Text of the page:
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August 1, 2014 — Jaycie Wells of Dubois already was interested in oncology when she attended a recent summer camp at the University of Wyoming, and her experience there reinforced her career plans.
Wells received hands-on medical training during the recent Wyoming Area Health Education Center (AHEC) Health Care Careers Summer Camp at the University of Wyoming.
During the camp, 40 high school students from 21 Wyoming communities learned about the requirements necessary to pursue a health care career as well as the numerous job opportunities that will be available throughout Wyoming upon completion of their training.
“I find oncology very fascinating and I want to help people,” Wells says. “This camp has really opened my mind to so many opportunities I have in the medical field. It has only made me more interested.”
At the UW camp, high school students were exposed to careers in such fields as nursing, pharmacy, medicine, surgical technology, forensics, dental hygiene, radiography and ultrasonography. Activities took place on the UW campus, Laramie’s Ivinson Memorial Hospital and at Laramie County Community College in Cheyenne.
Students had opportunities to suture (with chicken breasts); make “medicated” gummy bears; make a cast; perform an ultrasound-guided “biopsy”; and operate a laparoscope, an instrument used to examine abdominal or pelvic organs.
“Wyoming is facing a critical shortage of health care workers. Camp sponsors hope that opportunities like this will motivate students to consider pursuing health care careers,” says Marivern Easton, Wyoming AHEC program director and UW College of Health Sciences WWAMI Medical Education assistant director. “The shortage will worsen as the baby boomer generation ages.”
Each Wyoming county is dealing with shortages in primary care and mental health, and many face shortages of dentists and other health care professionals.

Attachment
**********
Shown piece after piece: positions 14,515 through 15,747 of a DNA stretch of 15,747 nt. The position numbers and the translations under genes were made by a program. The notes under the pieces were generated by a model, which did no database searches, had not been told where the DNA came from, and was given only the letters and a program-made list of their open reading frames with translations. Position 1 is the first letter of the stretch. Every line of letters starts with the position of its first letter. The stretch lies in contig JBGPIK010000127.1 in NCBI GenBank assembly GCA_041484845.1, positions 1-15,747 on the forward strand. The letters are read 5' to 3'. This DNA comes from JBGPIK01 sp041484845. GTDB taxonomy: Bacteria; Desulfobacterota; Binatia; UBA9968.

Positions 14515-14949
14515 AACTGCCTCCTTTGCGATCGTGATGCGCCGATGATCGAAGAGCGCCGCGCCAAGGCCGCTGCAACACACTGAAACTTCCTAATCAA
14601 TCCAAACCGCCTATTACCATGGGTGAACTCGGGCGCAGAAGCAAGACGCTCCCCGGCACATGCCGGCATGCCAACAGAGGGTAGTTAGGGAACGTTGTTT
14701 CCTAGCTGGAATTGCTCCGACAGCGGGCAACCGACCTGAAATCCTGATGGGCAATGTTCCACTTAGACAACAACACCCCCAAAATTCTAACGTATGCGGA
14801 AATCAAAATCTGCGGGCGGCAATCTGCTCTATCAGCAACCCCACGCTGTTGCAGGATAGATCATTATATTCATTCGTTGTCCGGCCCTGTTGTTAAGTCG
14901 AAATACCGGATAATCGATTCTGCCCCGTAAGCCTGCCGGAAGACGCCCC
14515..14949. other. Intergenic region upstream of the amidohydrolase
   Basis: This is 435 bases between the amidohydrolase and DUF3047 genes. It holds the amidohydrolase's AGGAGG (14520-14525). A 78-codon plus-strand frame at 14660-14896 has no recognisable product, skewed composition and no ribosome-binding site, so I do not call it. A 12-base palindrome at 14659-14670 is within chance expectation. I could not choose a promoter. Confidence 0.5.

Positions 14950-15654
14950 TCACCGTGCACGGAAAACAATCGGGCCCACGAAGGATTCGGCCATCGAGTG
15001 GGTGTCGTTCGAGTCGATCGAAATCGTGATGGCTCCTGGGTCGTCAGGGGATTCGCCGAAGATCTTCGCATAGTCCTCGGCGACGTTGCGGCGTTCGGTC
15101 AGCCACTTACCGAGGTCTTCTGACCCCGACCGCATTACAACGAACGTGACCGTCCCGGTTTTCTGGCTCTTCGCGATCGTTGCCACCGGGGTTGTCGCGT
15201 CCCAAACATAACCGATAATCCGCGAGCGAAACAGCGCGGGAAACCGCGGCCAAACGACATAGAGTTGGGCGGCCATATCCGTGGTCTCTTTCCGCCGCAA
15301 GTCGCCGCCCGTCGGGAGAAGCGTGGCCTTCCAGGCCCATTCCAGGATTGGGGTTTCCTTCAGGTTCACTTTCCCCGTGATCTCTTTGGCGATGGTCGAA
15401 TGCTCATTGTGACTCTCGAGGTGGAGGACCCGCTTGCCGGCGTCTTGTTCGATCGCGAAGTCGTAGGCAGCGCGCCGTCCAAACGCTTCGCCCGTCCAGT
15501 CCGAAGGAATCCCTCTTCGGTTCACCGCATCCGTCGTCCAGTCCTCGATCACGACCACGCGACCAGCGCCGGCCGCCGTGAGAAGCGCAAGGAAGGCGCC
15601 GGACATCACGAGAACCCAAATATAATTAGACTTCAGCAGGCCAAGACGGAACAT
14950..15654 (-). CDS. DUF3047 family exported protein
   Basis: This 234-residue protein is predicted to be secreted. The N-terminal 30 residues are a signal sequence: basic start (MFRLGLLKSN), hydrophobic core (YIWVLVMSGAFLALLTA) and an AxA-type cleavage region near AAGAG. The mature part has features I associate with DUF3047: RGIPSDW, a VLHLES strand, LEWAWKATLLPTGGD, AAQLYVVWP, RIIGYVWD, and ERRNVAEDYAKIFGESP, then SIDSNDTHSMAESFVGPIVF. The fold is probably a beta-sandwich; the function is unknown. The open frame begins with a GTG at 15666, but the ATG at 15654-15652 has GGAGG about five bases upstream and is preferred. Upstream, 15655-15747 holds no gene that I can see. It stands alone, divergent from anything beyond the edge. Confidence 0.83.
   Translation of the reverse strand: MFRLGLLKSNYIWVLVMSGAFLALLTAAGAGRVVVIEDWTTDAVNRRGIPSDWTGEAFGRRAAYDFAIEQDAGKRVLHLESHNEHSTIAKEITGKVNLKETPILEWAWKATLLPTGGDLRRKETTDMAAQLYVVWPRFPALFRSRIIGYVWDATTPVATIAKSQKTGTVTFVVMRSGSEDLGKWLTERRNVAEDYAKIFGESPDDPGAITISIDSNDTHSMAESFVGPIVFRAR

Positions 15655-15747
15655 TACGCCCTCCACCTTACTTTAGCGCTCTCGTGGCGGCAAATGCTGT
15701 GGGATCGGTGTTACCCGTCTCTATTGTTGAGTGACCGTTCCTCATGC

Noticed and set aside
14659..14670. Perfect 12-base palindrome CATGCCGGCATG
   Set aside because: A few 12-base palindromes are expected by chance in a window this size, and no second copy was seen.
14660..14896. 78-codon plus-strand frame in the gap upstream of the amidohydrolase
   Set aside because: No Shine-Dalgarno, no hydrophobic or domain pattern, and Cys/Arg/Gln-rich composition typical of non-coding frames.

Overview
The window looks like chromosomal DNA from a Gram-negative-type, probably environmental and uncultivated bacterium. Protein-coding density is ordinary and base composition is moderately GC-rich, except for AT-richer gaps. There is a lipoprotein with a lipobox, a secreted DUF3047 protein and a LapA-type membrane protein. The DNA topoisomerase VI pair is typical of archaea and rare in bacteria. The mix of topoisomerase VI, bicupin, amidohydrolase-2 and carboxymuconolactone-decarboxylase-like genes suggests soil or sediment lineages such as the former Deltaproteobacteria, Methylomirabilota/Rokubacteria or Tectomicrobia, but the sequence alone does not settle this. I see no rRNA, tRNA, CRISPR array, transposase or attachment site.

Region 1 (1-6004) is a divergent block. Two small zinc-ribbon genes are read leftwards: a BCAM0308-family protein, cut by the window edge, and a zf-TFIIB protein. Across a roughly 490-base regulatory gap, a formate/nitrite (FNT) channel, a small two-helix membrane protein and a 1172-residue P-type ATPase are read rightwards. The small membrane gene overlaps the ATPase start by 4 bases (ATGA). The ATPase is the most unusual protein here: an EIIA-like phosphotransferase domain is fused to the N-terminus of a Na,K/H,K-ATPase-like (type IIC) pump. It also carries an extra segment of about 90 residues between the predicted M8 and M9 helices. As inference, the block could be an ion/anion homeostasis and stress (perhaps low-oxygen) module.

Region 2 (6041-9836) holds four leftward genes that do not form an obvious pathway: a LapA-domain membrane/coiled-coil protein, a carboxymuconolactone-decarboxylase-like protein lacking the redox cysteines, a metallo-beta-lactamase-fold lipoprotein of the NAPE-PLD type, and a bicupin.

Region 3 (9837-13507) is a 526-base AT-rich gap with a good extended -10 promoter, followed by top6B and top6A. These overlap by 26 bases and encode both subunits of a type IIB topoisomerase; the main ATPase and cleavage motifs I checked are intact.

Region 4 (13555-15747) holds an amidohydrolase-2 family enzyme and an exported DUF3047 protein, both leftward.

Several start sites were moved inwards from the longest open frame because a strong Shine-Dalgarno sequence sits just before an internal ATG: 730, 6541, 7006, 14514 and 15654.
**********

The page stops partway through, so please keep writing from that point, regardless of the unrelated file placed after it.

The key, Easton says, is to identify, recruit, train and retain Wyoming residents.
“If we can generate enthusiasm among high school-aged students and support them as they pursue education and training opportunities, we have a much stronger possibility of eventually employing them as health care workers throughout Wyoming,” she adds.
Wells says the camp demonstrated that UW offers a quality educational experience in health care.
“This camp was a great experience for me. The counselors were very supportive and took interest in what my goals were,” she says. “I learned a lot about the different branches of the medical field and the commitment it takes to be in health care. I am very thankful I got to attend this amazing camp.”
The camp is sponsored by the Wyoming AHEC, UW College of Health Sciences, WWAMI (Washington Wyoming, Alaska, Montana, Idaho) Medical Education Program, Wyoming Office of Rural Health, Laramie County Community College, Wyoming Center for Nursing and Health Care Partnerships, and Ivinson Memorial Hospital.
For more information about the summer camp, call Easton at (307) 766-6751.
Dubois student Jaycie Wells received hands-on medical training in a microbiology laboratory during the recent Wyoming Area Health Education Center Health Care Careers Summer Camp at the University of Wyoming. Students learned about the requirements necessary to pursue a health care career as well as the numerous job opportunities that will be available throughout Wyoming upon completion of their training. (UW Photo)